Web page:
24 September 2013

No Please


Cities ∕ Graffiti ∕ Signage

Signs may not mean what they say, or rather they mention the thing they do not want, and so constitute their very thereness by reference to the absent thing. The spectrum we are surveying here ranges from the example of the 45-year-old who wears a vintage-looking ‘The Ramones’ t-shirt, but who when he/she was 17 had never heard of them, or if they had, were afraid of them, to the owner of the garden below who above all wants no dog crap, to the point where he/she can think of nothing else to say, indeed can think of nothing else.

nodogcrapplease copy

Where on the spectrum can we put the next sign, which is a plaque to commemorate the birthplace of a fictional character? The claim-making urge is strong here, so strong indeed that the possibility that this is in fact the wrong house is no obstacle. Joyce said that Bloom was born in 52 Clanbrassil Street, but did not specify which end of the street, Upper or Lower. The Upper got the upper hand in this Joycean struggle, and the Lower, far less picturesque after a much-opposed 1980s city-centre road-widening scheme, is perhaps better perused here on Google Maps.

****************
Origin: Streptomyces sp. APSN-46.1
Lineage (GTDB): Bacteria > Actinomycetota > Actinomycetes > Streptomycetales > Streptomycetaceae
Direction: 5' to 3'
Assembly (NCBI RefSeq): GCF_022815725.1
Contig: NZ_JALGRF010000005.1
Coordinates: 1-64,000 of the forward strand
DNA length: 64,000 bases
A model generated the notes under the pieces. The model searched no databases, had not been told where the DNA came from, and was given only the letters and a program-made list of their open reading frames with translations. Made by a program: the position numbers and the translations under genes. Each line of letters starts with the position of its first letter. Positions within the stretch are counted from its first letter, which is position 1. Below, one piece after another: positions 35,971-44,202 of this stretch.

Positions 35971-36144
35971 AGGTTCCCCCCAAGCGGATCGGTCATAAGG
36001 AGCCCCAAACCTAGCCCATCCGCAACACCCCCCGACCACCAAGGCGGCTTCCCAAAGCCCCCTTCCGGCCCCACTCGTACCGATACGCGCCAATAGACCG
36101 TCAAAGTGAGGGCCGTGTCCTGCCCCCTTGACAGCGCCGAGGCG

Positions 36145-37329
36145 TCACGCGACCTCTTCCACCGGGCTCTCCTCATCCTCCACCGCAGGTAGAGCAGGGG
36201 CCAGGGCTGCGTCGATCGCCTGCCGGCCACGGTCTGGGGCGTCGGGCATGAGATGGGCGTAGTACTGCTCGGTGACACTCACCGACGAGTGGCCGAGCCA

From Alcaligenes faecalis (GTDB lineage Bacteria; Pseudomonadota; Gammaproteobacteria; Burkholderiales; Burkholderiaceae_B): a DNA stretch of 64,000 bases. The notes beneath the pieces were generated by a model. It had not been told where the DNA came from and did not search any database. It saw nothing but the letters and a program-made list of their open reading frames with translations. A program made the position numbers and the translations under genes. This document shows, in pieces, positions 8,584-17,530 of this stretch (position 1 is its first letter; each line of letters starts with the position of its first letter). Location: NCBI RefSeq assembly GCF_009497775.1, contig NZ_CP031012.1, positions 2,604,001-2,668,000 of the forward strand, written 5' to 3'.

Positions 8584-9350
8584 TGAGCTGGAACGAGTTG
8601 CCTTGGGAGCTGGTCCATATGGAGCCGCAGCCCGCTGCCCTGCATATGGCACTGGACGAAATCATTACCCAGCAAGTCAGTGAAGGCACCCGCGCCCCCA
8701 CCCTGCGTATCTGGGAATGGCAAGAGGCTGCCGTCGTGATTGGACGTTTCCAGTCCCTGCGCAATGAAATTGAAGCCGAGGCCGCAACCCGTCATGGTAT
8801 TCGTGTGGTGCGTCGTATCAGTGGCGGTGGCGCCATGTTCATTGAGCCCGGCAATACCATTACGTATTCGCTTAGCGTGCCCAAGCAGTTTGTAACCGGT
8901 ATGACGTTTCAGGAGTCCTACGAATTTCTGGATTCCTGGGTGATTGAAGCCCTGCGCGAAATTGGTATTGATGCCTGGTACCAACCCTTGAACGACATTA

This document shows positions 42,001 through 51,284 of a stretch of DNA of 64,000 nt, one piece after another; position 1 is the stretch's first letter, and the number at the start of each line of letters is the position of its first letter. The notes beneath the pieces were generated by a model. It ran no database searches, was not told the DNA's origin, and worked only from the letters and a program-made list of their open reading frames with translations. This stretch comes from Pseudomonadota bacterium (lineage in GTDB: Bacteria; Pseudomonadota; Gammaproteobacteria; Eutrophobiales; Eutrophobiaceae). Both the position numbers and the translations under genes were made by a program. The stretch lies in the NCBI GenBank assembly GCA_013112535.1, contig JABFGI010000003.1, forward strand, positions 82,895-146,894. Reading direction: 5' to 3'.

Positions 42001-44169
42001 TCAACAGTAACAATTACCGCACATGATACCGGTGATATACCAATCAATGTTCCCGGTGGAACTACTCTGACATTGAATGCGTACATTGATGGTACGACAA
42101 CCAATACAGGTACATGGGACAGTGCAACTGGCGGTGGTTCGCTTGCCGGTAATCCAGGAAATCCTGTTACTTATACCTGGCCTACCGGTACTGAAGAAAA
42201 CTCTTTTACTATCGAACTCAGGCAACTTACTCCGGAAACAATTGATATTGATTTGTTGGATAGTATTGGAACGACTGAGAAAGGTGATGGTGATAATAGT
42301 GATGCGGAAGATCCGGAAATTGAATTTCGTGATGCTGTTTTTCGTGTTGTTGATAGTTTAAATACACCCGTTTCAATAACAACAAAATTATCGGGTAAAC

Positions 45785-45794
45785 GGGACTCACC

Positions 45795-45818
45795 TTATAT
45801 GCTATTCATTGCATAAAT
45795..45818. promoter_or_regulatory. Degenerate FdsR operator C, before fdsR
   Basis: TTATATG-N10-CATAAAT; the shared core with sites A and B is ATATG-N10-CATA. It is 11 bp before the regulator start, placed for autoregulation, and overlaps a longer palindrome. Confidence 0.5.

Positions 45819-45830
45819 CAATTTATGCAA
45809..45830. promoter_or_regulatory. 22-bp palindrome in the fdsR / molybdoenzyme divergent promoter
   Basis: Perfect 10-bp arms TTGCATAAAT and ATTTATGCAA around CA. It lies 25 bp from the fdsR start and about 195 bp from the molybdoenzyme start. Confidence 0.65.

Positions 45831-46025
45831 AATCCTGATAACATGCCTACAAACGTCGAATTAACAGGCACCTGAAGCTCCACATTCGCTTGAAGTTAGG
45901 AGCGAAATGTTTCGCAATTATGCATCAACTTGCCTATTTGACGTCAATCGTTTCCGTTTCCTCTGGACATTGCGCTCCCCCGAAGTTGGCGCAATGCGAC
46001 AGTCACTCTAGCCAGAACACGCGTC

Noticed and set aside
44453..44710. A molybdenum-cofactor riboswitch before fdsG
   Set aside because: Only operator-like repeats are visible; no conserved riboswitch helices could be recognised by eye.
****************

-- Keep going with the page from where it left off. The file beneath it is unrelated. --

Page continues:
But it is the personal, handmade, quasi-graffiti sign, bordering on vigilantism, that makes the strongest claim for a space and, most unusually for public signage, effectively expresses emotion.


But nothing lays claim to a place like plain old graffiti. The lower the quality (of spelling, of execution, of housing, of education), the rawer the emotion, and indeed it is difficult on reading this to think of anything else.